UK Copies US’ Electronics Ban, Security Experts Astonished
Britain has taken the dramatic move to ban laptop computers and tablets from the cabins of planes flying to the UK from six countries, amid fears of a new terror threat, leaving security experts astonished with the news.
The move affecting thousands of passengers coming from six predominantly-Muslim countries mirrors a similar measure imposed by the US, citing an attempt by the extremist al-Shabaab group to bring down a jet in Somalia using a laptop bomb.
For their part, aviation security figures reacted with astonishment to the UK Government's decision to copy the US ban on electronic devices in cabin baggage from some Middle Eastern and North African nations.
The British Government's decision followed the receipt of specific intelligence reports, according to security sources.
One US official quoted by CNN said new information received in recent weeks showed an affiliate of al-Qaeda was working on a technique to hide explosives inside the battery compartment of electronic devices.
Downing Street refused to discuss any specific terrorist plot, but action hitting 15 airlines with the extra restrictions was taken after Theresa May met aviation experts on Tuesday morning.
Ministers said they understood the "frustration" the extra measures would cause passengers but said they are working with the industry to minimize the impact.
The six countries affected are: Turkey, Lebanon, Jordan, Egypt, Tunisia and Saudi Arabia. Devices measuring more than 16cm in length, 9.3cm in width, or 1.5cm depth will be banned from the cabin and need to be placed into hold luggage and checked-in before going through security.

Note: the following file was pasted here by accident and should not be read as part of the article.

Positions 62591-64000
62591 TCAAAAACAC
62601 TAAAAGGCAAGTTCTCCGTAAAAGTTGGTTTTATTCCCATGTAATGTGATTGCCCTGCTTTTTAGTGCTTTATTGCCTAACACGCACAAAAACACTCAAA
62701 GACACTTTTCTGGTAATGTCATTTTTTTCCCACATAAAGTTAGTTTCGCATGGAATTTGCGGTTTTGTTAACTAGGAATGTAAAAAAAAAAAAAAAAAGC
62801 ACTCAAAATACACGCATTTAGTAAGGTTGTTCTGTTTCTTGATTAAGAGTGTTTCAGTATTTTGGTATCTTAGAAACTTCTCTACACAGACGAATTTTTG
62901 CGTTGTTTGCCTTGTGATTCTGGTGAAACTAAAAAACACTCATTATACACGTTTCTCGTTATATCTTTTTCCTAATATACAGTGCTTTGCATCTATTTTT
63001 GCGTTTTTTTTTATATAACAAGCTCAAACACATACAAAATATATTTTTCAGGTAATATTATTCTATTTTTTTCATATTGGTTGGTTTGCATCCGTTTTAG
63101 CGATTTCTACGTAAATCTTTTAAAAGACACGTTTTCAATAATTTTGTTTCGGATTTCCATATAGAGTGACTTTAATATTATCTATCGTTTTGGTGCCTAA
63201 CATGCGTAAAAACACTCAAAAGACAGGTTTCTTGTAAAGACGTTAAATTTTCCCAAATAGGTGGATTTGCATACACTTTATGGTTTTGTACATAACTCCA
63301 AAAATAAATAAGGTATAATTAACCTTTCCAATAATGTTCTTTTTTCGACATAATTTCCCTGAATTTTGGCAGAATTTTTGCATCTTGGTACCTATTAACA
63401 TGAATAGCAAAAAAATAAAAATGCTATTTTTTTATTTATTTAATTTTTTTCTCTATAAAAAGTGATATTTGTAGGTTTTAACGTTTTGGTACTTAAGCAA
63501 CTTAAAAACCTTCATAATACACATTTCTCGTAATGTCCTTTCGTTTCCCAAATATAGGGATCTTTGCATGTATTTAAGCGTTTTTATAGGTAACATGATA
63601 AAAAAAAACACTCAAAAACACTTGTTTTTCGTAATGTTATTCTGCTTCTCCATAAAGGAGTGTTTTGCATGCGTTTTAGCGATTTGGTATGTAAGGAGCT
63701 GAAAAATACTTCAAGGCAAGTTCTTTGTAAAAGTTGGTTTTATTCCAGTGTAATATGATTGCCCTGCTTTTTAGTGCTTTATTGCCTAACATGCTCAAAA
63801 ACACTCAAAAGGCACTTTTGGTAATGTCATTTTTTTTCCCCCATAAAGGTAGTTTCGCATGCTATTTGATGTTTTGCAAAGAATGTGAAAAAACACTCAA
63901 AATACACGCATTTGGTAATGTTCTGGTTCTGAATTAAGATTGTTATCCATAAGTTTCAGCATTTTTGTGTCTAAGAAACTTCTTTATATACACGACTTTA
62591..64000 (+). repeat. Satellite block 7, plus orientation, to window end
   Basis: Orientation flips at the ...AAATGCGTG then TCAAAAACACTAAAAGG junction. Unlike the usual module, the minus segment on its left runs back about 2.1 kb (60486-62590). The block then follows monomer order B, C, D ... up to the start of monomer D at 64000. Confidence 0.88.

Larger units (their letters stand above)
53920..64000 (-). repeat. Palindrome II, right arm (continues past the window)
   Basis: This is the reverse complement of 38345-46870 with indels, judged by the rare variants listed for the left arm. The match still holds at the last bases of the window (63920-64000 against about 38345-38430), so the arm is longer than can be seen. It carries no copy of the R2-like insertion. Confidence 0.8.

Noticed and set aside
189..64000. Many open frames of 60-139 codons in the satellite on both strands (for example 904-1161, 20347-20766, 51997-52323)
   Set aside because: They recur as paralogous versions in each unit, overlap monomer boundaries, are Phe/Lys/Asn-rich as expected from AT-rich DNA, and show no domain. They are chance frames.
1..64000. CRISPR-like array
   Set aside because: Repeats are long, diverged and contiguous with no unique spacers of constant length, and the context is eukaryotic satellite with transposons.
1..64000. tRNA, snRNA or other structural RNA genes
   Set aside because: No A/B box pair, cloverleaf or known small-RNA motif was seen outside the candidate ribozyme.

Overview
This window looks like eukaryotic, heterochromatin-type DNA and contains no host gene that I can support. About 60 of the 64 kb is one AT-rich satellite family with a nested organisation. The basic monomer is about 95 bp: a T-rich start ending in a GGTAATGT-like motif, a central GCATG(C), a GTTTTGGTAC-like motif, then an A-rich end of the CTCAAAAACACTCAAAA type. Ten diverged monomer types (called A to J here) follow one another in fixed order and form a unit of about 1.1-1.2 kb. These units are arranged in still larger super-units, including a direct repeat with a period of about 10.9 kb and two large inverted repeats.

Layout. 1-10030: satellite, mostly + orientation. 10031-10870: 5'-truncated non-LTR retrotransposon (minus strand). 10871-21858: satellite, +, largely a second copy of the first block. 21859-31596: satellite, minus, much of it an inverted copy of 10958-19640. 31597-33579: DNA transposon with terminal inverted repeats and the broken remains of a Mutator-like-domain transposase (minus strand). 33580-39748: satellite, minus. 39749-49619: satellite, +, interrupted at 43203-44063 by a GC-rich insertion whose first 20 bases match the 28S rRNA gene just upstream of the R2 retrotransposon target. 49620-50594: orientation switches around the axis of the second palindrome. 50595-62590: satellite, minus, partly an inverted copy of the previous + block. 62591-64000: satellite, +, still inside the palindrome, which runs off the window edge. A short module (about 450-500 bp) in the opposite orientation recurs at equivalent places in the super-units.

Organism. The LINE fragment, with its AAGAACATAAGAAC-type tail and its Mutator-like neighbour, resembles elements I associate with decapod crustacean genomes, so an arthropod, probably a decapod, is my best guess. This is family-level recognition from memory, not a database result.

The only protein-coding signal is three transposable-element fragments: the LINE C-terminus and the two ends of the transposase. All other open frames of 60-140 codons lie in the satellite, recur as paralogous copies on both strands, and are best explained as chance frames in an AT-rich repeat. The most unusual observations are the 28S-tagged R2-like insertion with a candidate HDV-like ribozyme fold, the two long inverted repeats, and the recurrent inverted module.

Downing Street said the measure was effective immediately, but would not give details as to why the decision had been taken now. No 10 said UK security services have been "in close touch" with their US counterparts during the decision to implement the ban.
The US electronics measure, announced late on Monday, affected nine airlines flying from 10 specific airports in Jordan, Egypt, Turkey, Saudi Arabia, Kuwait, Morocco, Qatar and the UAE, including Dubai, the world's busiest airport for international travelers.
An incident last year appears to have caused particular alarm, after al-Shabaab smuggled an explosive-filled laptop on a flight out of Mogadishu. The explosion was small, but the bomb was particularly placed by the extremist so as to blow a hole in the side of the passenger cabin.
Experts said that if the plane was at a higher altitude, the small blast in the passenger area could have triggered a bigger explosion due to the pressurized cabin and caused the jet to crash.
While the countries affected by the new ban all have Muslim-majority populations, sources stressed that the rule change was entirely intelligence-led.
They said the rationale behind the changes should not be confused with the anti-immigrant sentiments widely thought to have driven highly controversial policies Donald Trump is seeking to introduce in America, described collectively as a "Muslim ban".
Source: News Agencies, Edited by website team